This page almost didn’t exist. Years ago, when I was asked to start this column by Nathan, I wasn’t sure I had the voice to tell my stories. I turned him down at least once. But he persisted. So I took the chance. I tried my hand, and then in the next issue, I tried again, and again, each time finding more of my voice and becoming more myself. I didn’t realize just how much of an impact this column would have on my life.
You’ve read along as I’ve shared stories of influential trips, time spent with the most important of people in my life, my love of hunting, losing family members, rekindling old friendships, and so many more memories that have helped shape who I am as a person.
Not many people are given the platform to share their most learned lessons of life, but I’ve been fortunate to have gotten to do that here, and I have heard from so many of you along the way of how meaningful those stories have been for you. I cannot count on one hand the number of phone calls, texts, and emails I’ve gotten as you’ve thanked me for reminding you of something you did as a kid or encouraged you to slow down and take in the moment. To be present. To be passionate. To be respectful. To be grateful for life’s gifts and learn from life’s challenges.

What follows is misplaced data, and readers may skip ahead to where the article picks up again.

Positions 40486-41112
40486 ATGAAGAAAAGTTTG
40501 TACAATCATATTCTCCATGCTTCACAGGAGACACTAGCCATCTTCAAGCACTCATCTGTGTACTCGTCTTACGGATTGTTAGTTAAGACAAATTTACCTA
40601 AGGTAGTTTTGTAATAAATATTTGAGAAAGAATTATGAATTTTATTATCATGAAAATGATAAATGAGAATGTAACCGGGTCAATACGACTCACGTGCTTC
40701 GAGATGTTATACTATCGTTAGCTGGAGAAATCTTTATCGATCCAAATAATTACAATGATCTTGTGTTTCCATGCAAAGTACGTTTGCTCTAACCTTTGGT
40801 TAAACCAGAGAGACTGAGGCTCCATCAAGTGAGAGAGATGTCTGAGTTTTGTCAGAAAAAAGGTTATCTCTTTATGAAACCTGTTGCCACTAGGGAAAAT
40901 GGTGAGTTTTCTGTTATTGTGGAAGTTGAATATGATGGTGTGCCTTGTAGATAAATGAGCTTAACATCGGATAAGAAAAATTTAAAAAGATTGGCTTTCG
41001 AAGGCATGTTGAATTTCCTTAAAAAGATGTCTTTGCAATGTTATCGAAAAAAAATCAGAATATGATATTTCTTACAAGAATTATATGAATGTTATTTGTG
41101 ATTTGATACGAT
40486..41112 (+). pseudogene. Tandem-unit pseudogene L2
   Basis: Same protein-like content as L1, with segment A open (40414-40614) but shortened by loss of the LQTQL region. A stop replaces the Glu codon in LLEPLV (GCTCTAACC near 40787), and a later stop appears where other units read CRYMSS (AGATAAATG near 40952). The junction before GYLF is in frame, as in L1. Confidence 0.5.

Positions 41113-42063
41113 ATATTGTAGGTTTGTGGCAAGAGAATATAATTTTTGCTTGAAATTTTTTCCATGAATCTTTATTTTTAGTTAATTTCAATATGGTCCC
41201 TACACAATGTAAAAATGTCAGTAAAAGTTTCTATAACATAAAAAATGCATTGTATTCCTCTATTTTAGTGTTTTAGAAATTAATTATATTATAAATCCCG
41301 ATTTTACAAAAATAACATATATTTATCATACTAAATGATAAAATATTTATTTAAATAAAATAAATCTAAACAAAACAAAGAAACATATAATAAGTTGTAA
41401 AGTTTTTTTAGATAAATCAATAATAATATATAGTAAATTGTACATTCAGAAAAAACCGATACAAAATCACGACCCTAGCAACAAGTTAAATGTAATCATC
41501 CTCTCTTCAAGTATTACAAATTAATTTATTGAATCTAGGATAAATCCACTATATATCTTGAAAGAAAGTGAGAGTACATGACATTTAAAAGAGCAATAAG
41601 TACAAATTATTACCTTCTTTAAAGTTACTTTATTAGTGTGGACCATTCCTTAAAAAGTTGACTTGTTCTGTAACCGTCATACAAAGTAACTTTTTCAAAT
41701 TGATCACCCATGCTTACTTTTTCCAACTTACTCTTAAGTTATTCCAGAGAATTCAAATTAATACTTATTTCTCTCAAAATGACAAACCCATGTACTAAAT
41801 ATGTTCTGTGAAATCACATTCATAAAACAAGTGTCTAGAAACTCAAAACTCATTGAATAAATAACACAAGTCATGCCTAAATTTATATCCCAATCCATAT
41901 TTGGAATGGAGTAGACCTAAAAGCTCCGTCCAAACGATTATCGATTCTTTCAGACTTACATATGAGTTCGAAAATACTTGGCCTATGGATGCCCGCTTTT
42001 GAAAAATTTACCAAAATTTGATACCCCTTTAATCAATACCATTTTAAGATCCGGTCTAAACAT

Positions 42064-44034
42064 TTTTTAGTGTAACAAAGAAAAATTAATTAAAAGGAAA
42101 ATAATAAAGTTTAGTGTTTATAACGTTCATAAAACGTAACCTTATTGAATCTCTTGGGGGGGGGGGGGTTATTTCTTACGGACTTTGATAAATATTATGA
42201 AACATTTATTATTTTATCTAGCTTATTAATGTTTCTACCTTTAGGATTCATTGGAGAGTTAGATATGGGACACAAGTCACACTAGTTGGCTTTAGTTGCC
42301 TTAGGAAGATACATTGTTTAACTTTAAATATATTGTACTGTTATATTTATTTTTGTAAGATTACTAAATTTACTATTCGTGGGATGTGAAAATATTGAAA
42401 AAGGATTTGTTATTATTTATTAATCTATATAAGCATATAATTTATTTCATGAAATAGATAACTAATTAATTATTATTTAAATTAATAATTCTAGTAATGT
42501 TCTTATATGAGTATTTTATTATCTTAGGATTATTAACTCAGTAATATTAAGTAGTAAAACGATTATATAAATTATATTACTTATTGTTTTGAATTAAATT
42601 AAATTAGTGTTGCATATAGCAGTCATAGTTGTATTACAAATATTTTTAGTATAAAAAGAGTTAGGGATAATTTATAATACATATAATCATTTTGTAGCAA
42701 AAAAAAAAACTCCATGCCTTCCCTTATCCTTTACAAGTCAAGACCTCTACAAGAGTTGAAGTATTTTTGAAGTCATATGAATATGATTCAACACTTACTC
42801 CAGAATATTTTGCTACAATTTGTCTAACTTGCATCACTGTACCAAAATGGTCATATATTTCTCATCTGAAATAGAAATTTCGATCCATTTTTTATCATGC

It has meant everything to me to hear from so many of you. All througout this time, as I shared my knowledge—you may call it wisdom, I just call it the ponderings of a small-town country lawyer—I realize a new insight in and of itself: the value of sharing your story.
We do not operate in a vacuum. Hearing someone’s story—their life and adventures, their trials and tribulations, their wins and losses—gives meaning to life. It is a reminder that life is ultimately a series of ups and downs for all of us.
Sometimes the ball bounces your way, sometimes to the enemy, other times it will head out of bounds and you will have no control over that. But sharing your experience with others, no matter what direction they take, lets others know they aren’t alone—and reminds you that you aren’t either.
Whether you feel blessed and fortunate or are struggling with what life has handed you, there is value in your story. You simply must choose to believe that. And if you are on the receiving end of those stories, you have a choice of how you handle those.
Will you listen and learn from others’ experiences, or will you turn away from your fellow man? Will you share your experiences in the hope that they will help others, or will you bottle them up and leave a gap in your own story? Will you take the chance to find your voice?
I took the chance.
I chose to listen. I chose to share.
As I write this and prepare for my impending retirement at the end of the year, let me just re-emphasize how much it has meant to share my journey with you. The power of storytelling is real. Be brave and connect. We will all be better for it.
This is Bruce Fox, signing off.